A Writer Bound

I never realized how much I relied on writing to cope with my world until he couldn’t do it anymore. It’s like a part of me is missing. Each day I stare at my computer and wish desperately that it could be so easy. I wish that I could just sit and type and pour my feelings onto the page but I can’t.

Speech dictation software can’t make up for the feeling of the keyboard under my fingers as I frantically type to keep up with my thoughts. It can’t make up for the quickness with which I change my mind as to what I’m trying to say or even how sometimes I don’t know what my next sentence will be until I have finished the one I’m on.

It can’t make up for the feeling of relief that I get from writing. Pouring my emotions and my thoughts onto the page, organizing them without even realizing I’m doing so. I type blindly. I type without always knowing where I’m going or what I’m going to say. Sometimes I just sit and write page after page after page and figure out what I’m going to do with it later. Some of those things stay on my computer hidden from the world, some of them end up on one of the websites that I write for, but many of them end up on my blog.

There is a frustration with the software. The fact that it so misconstrues what I’m trying to say to the point where sometimes what I was actually saying is lost and I’m never able to recover it. Sometimes I have a burst of inspiration and yet it fails to record a single word. And sometimes it’s just the frustration of needing to get out what I need to say and not being able to do that successfully.

I understand the implications. I understand that my doctors are going tell me that I need to use it. I understand that it is ideal if I want to be a writer to minimize the likelihood of further injuring my wrist or developing carpal tunnel in the other. But nothing can replace the sound of the clicking keys below my fingers while I type my thoughts, sometimes thoughts that I didn’t even know I had. Nothing can replace the glow of my computer screen lighting up keys that I couldn’t otherwise see in the dark of the night when my husband is sleeping and the world is quiet. Nothing can replace the feeling I get watching my words rapidly show up on a blank page in Word and being able to naturally and quickly respond to the words I see to form my next thought, to fix the thought I had before, and to keep moving steadily without stopping.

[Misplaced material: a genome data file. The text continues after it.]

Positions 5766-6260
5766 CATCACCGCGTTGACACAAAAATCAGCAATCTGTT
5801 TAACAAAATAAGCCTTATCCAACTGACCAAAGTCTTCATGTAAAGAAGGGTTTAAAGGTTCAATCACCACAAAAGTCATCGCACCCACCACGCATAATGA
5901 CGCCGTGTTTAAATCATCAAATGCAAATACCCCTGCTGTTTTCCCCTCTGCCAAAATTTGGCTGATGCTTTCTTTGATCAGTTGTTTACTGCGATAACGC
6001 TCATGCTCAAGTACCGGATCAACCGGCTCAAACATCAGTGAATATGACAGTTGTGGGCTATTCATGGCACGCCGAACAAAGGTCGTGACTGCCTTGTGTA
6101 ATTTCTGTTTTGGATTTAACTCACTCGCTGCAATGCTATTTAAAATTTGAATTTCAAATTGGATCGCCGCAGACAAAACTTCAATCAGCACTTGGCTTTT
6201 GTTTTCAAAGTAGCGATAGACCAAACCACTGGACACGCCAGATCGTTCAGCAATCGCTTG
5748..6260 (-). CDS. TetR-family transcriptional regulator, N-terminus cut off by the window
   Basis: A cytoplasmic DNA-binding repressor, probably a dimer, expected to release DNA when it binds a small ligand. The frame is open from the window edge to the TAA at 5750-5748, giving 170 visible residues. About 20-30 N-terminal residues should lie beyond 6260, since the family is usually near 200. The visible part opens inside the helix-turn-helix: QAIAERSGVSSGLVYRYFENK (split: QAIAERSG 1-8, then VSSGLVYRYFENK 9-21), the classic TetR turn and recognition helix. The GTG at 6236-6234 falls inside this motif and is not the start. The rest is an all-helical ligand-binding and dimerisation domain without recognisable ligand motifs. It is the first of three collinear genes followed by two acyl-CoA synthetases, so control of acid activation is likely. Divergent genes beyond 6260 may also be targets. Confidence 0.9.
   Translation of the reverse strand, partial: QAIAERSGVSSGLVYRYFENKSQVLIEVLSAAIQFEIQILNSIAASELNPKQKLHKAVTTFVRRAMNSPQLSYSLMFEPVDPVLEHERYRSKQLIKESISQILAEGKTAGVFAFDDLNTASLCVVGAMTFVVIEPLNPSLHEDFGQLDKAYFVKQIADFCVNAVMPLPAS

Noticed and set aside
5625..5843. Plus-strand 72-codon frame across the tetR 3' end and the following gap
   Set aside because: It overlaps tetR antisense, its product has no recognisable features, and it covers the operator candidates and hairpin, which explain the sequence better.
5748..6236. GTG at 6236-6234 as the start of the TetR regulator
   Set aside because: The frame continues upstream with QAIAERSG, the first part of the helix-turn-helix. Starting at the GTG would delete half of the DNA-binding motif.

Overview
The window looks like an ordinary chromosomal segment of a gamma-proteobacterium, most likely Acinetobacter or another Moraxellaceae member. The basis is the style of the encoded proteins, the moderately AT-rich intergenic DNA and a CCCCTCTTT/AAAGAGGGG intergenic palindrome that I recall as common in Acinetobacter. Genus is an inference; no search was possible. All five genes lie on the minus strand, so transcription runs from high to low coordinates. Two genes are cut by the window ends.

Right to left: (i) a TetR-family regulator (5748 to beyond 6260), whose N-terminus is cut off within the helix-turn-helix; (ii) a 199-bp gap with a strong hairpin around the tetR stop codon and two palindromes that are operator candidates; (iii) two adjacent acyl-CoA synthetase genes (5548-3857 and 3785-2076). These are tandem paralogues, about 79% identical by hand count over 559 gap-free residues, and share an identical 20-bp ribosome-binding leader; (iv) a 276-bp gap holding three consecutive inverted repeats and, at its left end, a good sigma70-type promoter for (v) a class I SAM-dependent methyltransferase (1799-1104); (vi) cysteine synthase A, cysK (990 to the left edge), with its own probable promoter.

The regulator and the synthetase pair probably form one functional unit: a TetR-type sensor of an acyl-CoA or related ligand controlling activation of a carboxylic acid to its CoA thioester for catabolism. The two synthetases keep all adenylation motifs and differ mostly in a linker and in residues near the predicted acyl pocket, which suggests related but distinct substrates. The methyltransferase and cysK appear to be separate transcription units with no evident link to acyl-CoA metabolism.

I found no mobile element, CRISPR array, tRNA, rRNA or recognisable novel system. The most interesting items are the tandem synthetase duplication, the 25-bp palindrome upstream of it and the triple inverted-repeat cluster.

The software does not allow for that. The words do not show up as I speak. There is no clicking of the keys; there is no glow because I’m not supposed to be here writing this, speaking like I am now. And the frustration I feel from being bound is one that I didn’t know I could feel. I didn’t know how hard it would be to give up writing for a month. And I have been unsuccessful in doing so. In the week since my surgery I have written five blog posts. But I typically write five a day.

And the sadness I feel staring at my laptop laying there unused, and often even uncharged, is a pain I didn’t know I would have. I have lost something this week. And I’m looking at a month until it will come back. I suppose it is further proof that I am a writer at heart. But not proof I ever wanted to have, because I didn’t know that it would hurt this much.

About A Girl

A Girl is a 20 something blogger who began blogging in 2008 as a means of coping with a deployment. She is a Veterinary Technician by trade and loves her work in Emergency and Critical Care. She is married to a 11 year veteran of the USMC reserves, whom she meet shortly after he returned from a deployment. They have been married for four years, have three, very bratty dogs, and are currently trying to muddle through the aftermath of a difficult deployment for both.

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